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Gone With the Wind

By Jorge Casuso

This week's windstorms claimed the lives of two large trees in Santa Monica, including a eucalyptus that had stood in Christine Reed Park for more than 60 years.

Fallen Chinese Elm at 1500 Block of Oak St. Photos by Julie Moosbrugger

City officials said further damage - the only other reported casualty was a small tree in Joselyn Park -- was averted by more regular pruning of branches.

The City Council recently increased pruning funds from less than $100,000 a year to $500,000, allowing city trees to be trimmed every two years.

"The tree and limb failures are a fraction of what they have been in the past," said Walter Warriner, the city's community forester. "Compared to some of the windstorm damage before the council increased the budget is the difference between night and day."

Warriner said the winds that swept through Santa Monica earlier this week were worse than expected.

"That wind snuck up on everybody," Warriner said. "We were expecting a breeze, and the next thing we know, we're picking up trees."

The eucalyptus tree's demise was hastened by poor pruning practices that were routinely used decades ago, Warriner said. Instead of pruning the trees, the old arborists would lop off the top branches, leaving wounds that failed to heal.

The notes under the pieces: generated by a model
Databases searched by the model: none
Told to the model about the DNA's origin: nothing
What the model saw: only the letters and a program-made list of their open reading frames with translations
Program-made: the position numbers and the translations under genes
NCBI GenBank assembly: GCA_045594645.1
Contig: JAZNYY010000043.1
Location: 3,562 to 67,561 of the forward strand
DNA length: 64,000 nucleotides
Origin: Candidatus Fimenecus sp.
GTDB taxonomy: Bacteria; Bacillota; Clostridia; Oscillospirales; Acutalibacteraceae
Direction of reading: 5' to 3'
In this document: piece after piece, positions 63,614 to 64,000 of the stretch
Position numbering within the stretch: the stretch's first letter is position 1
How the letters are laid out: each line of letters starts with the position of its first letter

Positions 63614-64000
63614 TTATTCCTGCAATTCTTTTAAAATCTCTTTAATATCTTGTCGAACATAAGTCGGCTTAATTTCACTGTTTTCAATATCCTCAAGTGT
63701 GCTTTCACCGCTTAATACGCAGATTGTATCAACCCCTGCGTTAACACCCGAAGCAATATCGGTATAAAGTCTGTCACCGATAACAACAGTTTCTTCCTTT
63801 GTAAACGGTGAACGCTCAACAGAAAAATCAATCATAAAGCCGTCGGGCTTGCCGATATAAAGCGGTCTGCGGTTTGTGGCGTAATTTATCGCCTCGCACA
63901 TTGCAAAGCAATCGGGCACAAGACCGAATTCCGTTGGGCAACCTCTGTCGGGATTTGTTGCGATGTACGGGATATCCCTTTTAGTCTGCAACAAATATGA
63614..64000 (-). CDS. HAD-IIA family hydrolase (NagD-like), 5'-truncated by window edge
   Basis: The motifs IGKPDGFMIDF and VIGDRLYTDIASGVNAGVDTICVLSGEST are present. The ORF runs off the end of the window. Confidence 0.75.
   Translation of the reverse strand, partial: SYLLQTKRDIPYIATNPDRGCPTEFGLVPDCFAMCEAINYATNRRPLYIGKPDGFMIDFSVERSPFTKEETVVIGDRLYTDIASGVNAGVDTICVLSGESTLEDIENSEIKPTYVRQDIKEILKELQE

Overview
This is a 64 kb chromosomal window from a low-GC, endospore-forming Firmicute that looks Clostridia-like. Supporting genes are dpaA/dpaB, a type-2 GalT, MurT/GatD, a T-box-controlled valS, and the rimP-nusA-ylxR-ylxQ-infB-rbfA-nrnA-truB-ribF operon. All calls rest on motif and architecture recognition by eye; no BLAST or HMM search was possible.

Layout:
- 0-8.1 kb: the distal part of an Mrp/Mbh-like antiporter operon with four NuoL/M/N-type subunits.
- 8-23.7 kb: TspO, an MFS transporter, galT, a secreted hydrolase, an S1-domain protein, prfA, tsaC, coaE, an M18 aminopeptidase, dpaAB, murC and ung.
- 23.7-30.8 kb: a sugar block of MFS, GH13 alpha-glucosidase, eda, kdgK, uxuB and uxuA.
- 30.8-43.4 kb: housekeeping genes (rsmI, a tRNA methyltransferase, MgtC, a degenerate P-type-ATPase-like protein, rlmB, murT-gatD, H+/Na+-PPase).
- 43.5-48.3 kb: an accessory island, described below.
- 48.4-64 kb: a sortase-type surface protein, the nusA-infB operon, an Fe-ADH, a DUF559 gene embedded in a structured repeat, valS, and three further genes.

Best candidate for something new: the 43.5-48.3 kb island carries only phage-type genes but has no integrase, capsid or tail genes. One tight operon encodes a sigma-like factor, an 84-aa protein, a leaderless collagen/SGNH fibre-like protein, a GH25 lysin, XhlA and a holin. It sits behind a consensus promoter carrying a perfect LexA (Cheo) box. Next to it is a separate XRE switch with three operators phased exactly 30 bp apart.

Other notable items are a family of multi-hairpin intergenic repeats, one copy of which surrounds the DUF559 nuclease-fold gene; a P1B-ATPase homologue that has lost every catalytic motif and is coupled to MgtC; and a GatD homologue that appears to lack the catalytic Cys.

"When we examined the tree, we discovered it had soft tissue from old pruning cuts," Warriner said. "The wound doesn't heal, and the tree eventually decays from the top down.

"We know better now," Warriner said. "We don't take the top off. People have this misconception that because a tree is big, it has to be trimmed. You have to know where exactly to cut the limb and reduce the crown without cuts."

Some eucalyptus trees have been standing since they were introduced to California in the middle of the last century, Warriner said.

The other tree felled by the winds was a Chinese elm that stood on the 1500 block of Oak Street. The tree, which was on private property, was between 20 and 30 years old, Warriner said.

In addition to the trees, the wind toppled a Caltrans light post Monday on Ninth Street and Olympic Boulevard.

"It had been hit by a car and bent," said Manny Pina, the city's electrical supervisor. "The winds just blew it over."

The pole, as well as the dead trees, have been removed.

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